Tags: Geithner | Growth | Jobs | economy

Geithner: Dismal 2% Growth Can't Create Enough Jobs, Sustain Recovery

Thursday, 14 June 2012 11:44 AM EDT

The economy isn't growing fast enough to create the number of jobs the country needs to achieve a stronger recovery, says Treasury Secretary Tim Geithner.

President Barack Obama grabbed headlines recently when he said the private sector was "doing fine," which drew criticism in light of dismal monthly jobs reports and tepid growth rates.

“It is a very tough economy still ... growth not as strong as we would like,” says Geithner, speaking at the Council on Foreign Relations, The Hill reports.

Editor's Note: You Deserve to Know What Obama and Bernanke Are Hiding From Americans

The economy added 69,000 jobs in May, which brought the unemployment rate up to 8.2 percent from 8.1 percent in April.

The country's gross domestic product grew 1.9 percent in the first quarter, down from an initial estimate of 2.2 percent.

"Most forecasters look at the American economy and they say [it will] grow at roughly a 2 percent rate. ... That is not strong enough to bring down the unemployment rate faster," Geithner says.

Geithner urged Congress to pass jobs measures proposed by President Obama, such as increased infrastructure and education spending and extending expiring middle-class tax cuts.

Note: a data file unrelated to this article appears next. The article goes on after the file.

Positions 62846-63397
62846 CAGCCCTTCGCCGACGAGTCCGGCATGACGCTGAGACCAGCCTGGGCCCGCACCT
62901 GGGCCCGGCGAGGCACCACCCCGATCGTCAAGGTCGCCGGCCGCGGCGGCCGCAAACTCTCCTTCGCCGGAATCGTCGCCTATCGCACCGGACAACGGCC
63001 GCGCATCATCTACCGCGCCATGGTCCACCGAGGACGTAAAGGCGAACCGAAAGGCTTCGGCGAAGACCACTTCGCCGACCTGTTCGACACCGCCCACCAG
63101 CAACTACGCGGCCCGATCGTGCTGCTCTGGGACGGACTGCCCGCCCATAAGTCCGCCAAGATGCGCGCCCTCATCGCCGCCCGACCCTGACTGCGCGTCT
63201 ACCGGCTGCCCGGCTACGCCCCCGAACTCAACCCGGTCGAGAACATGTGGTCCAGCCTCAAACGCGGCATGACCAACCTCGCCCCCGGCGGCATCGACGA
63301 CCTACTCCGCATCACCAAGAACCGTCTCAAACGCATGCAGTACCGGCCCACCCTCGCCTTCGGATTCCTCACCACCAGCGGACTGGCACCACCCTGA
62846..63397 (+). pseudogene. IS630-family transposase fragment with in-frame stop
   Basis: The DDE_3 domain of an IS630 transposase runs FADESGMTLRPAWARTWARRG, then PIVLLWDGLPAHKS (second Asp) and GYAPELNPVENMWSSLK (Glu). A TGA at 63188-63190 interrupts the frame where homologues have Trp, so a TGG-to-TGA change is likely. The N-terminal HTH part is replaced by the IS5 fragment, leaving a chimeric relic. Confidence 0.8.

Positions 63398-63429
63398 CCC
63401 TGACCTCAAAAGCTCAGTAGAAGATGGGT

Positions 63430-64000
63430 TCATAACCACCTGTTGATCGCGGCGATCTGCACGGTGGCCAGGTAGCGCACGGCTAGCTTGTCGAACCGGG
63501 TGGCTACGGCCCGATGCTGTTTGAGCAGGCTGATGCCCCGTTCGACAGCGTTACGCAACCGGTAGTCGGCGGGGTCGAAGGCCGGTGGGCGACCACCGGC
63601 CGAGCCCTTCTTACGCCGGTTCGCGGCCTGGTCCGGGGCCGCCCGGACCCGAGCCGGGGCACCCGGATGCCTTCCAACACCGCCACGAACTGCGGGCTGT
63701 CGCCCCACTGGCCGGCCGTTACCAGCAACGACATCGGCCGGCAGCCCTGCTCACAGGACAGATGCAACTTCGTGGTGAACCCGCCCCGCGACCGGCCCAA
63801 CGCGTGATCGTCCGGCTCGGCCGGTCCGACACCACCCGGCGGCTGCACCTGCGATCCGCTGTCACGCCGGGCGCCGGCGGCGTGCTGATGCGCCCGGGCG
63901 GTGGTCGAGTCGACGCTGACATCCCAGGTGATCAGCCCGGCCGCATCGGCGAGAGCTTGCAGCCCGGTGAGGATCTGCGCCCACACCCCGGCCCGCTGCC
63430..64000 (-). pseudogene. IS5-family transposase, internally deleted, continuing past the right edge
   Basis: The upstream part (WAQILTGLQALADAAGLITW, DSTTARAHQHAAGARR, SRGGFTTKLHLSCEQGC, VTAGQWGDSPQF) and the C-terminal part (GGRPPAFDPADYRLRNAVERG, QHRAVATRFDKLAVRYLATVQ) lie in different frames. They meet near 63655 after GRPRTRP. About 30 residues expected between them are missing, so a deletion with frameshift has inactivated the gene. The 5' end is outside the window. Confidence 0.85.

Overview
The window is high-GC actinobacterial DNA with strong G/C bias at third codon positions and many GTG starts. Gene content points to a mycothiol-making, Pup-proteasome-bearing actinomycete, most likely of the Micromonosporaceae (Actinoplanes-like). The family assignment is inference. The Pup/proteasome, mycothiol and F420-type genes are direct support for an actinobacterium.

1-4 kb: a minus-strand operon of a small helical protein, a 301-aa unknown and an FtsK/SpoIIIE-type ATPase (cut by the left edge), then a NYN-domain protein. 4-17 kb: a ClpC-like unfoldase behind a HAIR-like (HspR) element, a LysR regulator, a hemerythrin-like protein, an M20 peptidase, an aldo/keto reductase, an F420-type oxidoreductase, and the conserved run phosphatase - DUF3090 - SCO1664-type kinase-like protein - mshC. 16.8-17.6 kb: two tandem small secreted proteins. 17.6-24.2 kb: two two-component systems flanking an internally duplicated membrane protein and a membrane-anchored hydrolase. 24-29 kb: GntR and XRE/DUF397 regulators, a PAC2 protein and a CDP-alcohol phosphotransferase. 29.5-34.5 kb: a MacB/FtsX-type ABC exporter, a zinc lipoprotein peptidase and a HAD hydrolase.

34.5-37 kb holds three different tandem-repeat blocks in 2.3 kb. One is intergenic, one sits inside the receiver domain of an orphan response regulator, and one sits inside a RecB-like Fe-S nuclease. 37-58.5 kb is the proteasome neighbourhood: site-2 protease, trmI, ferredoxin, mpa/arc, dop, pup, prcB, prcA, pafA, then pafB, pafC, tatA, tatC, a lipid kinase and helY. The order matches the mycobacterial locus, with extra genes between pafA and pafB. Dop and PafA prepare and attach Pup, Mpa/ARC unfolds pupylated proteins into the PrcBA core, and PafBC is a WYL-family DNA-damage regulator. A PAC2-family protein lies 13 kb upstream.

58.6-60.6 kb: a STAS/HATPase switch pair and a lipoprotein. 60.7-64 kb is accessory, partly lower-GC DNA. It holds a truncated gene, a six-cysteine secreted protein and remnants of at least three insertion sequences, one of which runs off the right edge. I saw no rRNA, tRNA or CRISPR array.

Tax cuts are due to expire at the end of this year, while automatic spending cuts are set to kick in at the same time, a combination known as a fiscal cliff that could siphon hundreds of billions of dollar out of the economy and possibly throw the country back into recession.

Both Democrats and Republicans need to focus on long-term solutions to fiscal matters.

"We need to ... force this town to confront and take on the things that divide us on these long term fiscal reforms, so that we can go ahead and govern, and start to address the many other problem this country faces," the Treasury secretary says, this time reported by CNBC.

Well-known market observers, meanwhile, worry if the United States is growing too slowly.

The U.S. economy is healing but not growing fast enough to achieve escape velocity and break free from the pull of a fresh slowdown, says Mohamed El-Erian, CEO of Pimco, manager of the world's largest bond fund.

Like a plane that is flying too slowly, the economy may be in the air for now but if it doesn't generate enough lift, down it goes.

"The bottom line is unfortunate, but it must be acknowledged. While the U.S. economy is gradually healing, a lot more needs to happen – indeed, urgently – to restore its traditional vigor and vitality. Most important, robust recovery requires a degree of seriousness and constructive collaboration in Washington that seems elusive today," El-Erian writes in a recent Project Syndicate column.

"Unless and until this cooperation materializes, the hope of achieving economic escape velocity will remain just that – a hope. And, rather than surging forward, the U.S. economy, regrettably and exasperatingly, will remain captive to unusual sluggishness, while its vulnerability to the ill winds blowing from the rest of the world will only increase."

Editor's Note: You Deserve to Know What Obama and Bernanke Are Hiding From Americans

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Thursday, 14 June 2012 11:44 AM
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